A once-and-again mother picks at her teeth

at the Sunday dinner table, laughing at how

her church must be the only church

where there was no need for a gun.


She takes the fat off the roast, drags a piece

through carrots, cole slaw, across her plate.

“We’re Christian people,” she said, “All

of us good. We don’t need no guns. Yet.”


She has her a J.R. pistol: Colt, black, white-

handled, an uncle’s gift, years ago

in a bedside table drawer for safekeeping

under a pair of folded gloves, loaded.


(Nobody wears gloves anymore).

Instead: “Every seat’s a backseat these days,”

she changes the subject. (It’s her hobby)

She changes subjects (she keeps the change).


She dips a chintzy sleeve in the pear salad

on her way to a fourth helping of the potatoes.

(She pretends not to notice the dirty sleeve

so she doesn’t have to notice the pear salad).   


An only son sits across from her,

(There are six chairs that go with this table),

his plate cleaned beneath him. All by himself,

he skillfully develops an afternoon headache


watching her watching her dirty her sleeve.

(It matters to her that the gun is mostly black.

She’s mentioned it two times now and he’s—

“I’m gonna wear those gloves I don’t care where!”


She never uses her napkin. She should.

“I’ll wear them to Piggly Wiggly for bananas!”—

Small bits of corn have breaded her blouse.

It’s a lovely Sunday to be embarrassed), he nods,


to himself. She nods for a different reason.

He re-positions himself on the piano bench.

(He’s never had a chair at this table)

by the sliding glass door – Breaking


news— the TV is on—Mississippi has the worst

economy in the nation—the TV stays on—

“Cheap bananas,” she says, “Even the new ones.”

There’s nothing new in Mississippi anymore.

(There’s nothing in Mississippi anymore).

Mississippi’s not even in Mississippi anymore.

This is it – the bang. Come out, come out.

Hide and Seek, not Red Rover, Red Rover.     


He considers having more roast beef.

The end of the world, if it’s coming, come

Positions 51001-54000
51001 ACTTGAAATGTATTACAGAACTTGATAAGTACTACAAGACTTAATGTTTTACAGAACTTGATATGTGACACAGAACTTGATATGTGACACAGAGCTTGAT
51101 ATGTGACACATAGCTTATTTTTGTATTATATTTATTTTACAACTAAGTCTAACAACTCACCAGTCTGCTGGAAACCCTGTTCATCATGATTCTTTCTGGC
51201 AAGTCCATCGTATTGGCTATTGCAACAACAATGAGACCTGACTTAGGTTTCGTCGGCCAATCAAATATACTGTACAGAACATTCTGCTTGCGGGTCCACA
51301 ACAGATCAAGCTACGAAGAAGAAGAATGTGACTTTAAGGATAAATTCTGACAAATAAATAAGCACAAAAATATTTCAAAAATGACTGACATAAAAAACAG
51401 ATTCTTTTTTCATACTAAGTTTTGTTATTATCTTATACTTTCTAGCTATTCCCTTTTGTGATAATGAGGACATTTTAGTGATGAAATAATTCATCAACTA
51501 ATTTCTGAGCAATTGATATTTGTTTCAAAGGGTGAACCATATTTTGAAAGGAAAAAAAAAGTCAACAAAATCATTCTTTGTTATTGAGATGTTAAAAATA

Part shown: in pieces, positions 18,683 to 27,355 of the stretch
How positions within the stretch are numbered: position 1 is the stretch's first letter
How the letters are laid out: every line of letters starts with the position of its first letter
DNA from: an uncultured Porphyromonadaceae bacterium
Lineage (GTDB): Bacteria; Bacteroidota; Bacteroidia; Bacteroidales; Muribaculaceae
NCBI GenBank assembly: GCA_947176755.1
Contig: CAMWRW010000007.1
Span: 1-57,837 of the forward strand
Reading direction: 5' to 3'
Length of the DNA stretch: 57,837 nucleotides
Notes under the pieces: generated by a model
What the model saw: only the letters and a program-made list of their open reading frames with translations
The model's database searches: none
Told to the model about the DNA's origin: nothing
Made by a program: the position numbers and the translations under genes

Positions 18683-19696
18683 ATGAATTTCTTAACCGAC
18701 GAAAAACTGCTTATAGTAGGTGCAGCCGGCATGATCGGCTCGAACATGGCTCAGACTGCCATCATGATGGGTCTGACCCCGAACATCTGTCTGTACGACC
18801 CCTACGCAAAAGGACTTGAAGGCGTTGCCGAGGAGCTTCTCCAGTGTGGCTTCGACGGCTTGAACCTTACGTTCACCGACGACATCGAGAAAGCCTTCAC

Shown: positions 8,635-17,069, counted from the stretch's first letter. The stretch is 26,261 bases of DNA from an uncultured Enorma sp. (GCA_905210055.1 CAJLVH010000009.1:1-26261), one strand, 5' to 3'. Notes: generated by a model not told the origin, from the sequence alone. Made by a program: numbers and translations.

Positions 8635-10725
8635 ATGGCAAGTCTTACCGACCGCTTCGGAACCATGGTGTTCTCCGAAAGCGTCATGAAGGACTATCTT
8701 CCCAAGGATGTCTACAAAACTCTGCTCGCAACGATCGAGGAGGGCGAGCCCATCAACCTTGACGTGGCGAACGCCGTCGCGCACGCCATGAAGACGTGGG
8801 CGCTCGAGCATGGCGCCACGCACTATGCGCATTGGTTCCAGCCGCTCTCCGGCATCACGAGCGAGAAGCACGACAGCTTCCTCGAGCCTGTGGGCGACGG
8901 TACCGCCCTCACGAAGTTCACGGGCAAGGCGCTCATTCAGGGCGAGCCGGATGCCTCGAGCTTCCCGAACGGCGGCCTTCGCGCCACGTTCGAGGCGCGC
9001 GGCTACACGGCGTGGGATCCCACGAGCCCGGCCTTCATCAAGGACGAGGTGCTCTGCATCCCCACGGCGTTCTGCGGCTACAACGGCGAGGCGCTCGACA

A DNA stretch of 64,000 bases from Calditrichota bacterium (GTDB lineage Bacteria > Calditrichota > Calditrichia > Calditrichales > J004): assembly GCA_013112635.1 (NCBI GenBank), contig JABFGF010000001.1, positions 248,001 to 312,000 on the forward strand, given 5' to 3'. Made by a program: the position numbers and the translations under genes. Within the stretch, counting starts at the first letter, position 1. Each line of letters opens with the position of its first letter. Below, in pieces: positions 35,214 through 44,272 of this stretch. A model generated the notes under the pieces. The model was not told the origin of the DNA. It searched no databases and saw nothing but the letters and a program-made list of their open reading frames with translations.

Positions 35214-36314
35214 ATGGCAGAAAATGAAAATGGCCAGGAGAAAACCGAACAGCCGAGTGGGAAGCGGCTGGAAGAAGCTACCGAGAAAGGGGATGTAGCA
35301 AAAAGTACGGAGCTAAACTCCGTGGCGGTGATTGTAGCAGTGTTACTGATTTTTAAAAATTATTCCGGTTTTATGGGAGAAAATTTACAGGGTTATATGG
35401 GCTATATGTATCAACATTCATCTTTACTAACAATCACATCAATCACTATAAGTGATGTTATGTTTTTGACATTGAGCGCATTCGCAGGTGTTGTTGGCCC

put your deer in the road already, come

cut out Piggly Wiggly bag magnolias,


press those steeple-fingers up against

the knotted threads of catfish wool;

throw rice at the cows lowing their famous

bathrobe song in that Bethlehem key.


“Aunt Lola died. Did I tell you.” (No,

forget the roast beef. Maybe pear salad).

A mockingbird then flies headfirst in

to the sliding glass doors. She had


a finger in her mouth; she bit it, but

she didn’t turn. She won’t look out at

the pecan trees, left after Katrina, still

stubbed, like dotted, crooked letters,


waiting for one last word. Some say  

it’ll be a hand-me-down tablecloth;

or, the tragedy of a hobnail milk glass

vase broken into favors. Or, smaller like


the deep freeze or the goddamn world.

The end: The Big Bang’s Ready or Not.  

No more hiding places left in the napkins.

Nothing familiar is left on the forks.


“The chandelier would be pretty

if it weren’t so dusty. I don’t know

how on earth to go about cleaning

a chandelier. And one that old.”


She says this easy. How she moves

from the gun to gloves to bananas

from Aunt Lola to the old chandelier,

happens quickly, happens every Sunday,


reliable as a tap water boil notice.

She’s a boil notice for tap water

but you’re not sure whose faucet. She

could be someone else’s faucet,


next door or the next door. Or the next.

He looks up. The table is empty now.

He carries the bench and puts it back

in front of the upright and the living


room’s back the same; he has the same

thought, back, behind his headache:

The fact of a bench is that it isn’t a chair.

The fact is, it does not need a table.


T.K. Lee is an award-winning member of the Dramatists Guild as well as the Stage Directors and Choreographers Society and the Southeastern Theatre Conference, among others. In addition to plays, he has also published award-winning poetry and is a Pushcart-nominated writer of short fiction. He currently is Visiting Faculty in the MFA Program at the Mississippi University for Women.
He can be found on Facebook @tkleewriting